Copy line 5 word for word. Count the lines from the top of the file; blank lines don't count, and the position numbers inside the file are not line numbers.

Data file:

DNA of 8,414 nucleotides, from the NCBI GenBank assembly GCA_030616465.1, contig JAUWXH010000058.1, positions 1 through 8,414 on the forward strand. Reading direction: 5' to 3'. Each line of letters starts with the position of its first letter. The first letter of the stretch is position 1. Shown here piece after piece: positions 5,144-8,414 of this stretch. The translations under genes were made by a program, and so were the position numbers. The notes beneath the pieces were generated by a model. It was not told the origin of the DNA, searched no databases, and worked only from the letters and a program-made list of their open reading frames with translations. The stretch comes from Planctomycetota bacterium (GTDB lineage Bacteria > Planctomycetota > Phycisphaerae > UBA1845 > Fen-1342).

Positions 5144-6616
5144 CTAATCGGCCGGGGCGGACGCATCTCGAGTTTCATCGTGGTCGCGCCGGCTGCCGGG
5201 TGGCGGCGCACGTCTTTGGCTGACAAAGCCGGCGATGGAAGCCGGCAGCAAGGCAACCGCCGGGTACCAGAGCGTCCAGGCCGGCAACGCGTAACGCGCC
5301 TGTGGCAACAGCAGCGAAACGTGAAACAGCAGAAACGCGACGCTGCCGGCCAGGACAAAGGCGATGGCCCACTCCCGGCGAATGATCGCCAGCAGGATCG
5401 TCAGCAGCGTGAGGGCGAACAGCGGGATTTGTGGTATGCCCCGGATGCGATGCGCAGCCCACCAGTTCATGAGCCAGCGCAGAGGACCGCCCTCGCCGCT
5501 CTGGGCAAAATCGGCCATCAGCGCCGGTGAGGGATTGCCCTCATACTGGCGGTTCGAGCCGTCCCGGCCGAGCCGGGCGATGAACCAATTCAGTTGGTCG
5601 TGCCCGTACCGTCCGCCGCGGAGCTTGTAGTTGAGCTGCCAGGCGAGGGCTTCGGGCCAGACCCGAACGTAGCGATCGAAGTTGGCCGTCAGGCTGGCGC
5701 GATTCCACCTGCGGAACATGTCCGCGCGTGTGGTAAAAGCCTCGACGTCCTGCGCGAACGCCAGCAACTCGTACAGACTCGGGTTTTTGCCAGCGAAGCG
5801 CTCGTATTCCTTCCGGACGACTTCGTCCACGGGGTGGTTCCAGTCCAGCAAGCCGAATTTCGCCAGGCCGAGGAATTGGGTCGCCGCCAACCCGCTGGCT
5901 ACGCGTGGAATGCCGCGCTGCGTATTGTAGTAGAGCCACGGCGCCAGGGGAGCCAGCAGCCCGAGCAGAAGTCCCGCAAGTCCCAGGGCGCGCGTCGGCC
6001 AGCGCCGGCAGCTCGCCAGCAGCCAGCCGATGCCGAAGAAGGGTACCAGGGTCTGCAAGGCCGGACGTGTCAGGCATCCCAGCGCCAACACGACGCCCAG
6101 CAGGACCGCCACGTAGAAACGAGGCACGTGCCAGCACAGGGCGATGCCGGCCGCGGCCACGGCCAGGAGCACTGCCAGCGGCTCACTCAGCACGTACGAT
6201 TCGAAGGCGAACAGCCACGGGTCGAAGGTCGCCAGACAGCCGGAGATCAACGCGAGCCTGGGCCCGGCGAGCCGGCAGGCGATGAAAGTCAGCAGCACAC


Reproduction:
5301 TGTGGCAACAGCAGCGAAACGTGAAACAGCAGAAACGCGACGCTGCCGGCCAGGACAAAGGCGATGGCCCACTCCCGGCGAATGATCGCCAGCAGGATCG